Friday, September 17, 2004
A fire that heavily damaged the Riverbend Roadhouse on Tuesday likely started in the kitchen, caused by either an old compressor or the electrical wiring around it, officials said Friday.
After investigating the fire Wednesday and Thursday, Steamboat Springs Fire Marshall Jay Muhme said officials have identified where the blaze started and are narrowing down the exact source of the fire. The building just west of town on U.S. Highway 40 has been a restaurant, and at times an inn, for almost 50 years.
Muhme has worked with the insurance fire investigators during the past few days and said the compressor is being sent to a lab for further investigation. Muhme said the piece of kitchen equipment was old.
"We're not sure what it is, but we narrowed it down basically to the compressor and electrical wiring," Muhme said.
Arson is not suspected in the fire, which started in the early morning hours and displaced 10 tenants who lived above the restaurant.
"There was no malicious intent," Muhme said.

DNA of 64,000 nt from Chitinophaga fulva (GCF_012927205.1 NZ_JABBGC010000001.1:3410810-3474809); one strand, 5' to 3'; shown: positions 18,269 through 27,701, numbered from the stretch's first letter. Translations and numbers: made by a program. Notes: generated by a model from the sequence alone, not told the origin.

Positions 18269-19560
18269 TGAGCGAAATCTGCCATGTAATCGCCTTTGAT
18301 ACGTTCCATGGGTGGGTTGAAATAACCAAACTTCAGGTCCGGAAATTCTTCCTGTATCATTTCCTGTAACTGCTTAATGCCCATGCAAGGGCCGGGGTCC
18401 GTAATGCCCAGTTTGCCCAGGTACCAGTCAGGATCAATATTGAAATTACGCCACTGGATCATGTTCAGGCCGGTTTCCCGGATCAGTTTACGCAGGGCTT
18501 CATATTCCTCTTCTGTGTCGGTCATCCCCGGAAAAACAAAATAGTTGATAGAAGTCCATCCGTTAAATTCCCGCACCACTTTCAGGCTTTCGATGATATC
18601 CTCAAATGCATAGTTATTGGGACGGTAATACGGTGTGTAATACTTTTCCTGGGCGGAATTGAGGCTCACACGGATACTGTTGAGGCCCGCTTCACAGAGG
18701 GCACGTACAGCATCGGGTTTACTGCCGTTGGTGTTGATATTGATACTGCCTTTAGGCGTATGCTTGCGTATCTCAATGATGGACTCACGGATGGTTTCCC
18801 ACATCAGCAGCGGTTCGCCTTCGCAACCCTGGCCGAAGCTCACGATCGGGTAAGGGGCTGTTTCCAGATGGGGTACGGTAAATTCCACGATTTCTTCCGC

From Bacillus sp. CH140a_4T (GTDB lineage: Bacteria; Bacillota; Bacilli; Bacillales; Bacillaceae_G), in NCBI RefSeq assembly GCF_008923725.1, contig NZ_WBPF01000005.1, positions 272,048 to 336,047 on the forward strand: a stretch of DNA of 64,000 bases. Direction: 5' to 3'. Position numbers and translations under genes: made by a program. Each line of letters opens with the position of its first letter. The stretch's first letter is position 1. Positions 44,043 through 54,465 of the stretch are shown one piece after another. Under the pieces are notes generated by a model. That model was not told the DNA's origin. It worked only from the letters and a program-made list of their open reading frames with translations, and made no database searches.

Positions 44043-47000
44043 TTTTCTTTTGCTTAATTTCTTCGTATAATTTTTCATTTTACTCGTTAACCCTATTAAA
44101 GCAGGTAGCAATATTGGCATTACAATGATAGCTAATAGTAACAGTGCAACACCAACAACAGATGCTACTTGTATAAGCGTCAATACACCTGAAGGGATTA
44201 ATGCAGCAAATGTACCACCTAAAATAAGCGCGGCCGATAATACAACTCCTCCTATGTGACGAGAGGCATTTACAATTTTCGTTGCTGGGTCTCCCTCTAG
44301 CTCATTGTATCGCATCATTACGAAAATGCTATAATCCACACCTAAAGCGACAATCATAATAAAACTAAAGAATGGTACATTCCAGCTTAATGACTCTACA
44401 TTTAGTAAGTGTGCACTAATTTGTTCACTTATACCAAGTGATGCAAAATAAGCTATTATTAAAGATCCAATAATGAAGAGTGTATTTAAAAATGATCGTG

The fire destroyed the second floor of the building, which was used for long-term rental units, and the attic. The kitchen and a back storage room on the first floor were damaged heavily, and the dining area, bar and an attached three-bedroom rental unit had smoke and heat damage but were not completely burned.
On Tuesday, Paula Stephenson, who owns the property with her husband, Reed, said she was unsure whether the building was salvageable.
In the 1980s, the kitchen in the roadhouse burned but the then-owners, Larry and Marigene Matheis, were able to rebuild.
At about 4:30 a.m. Tuesday, a tenant who lived above the restaurant smelled smoke. He started banging on doors and got the other nine tenants who lived in the five rental units out of the building.
The Red Cross gave the tenants three days worth of vouchers for motel rooms, food and clothing. All their belongings in the upper floor units were burned.
-- To reach Christine Metz call 871-4229 or e-mail email@example.com